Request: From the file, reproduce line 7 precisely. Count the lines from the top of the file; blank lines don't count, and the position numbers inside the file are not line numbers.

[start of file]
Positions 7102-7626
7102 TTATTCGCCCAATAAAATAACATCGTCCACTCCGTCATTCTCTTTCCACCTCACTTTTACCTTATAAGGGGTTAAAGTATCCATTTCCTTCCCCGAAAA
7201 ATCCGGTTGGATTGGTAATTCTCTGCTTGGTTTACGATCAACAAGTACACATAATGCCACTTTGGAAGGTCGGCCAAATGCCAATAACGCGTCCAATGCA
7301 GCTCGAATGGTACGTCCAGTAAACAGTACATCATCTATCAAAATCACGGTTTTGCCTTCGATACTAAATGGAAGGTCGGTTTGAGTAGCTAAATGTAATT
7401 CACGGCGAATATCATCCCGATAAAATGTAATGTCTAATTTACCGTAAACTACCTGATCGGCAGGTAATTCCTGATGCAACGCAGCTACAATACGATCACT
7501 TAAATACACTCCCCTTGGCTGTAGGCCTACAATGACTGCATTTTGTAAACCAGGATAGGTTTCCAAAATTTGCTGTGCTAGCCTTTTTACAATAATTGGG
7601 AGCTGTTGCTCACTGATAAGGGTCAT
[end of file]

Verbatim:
7601 AGCTGTTGCTCACTGATAAGGGTCAT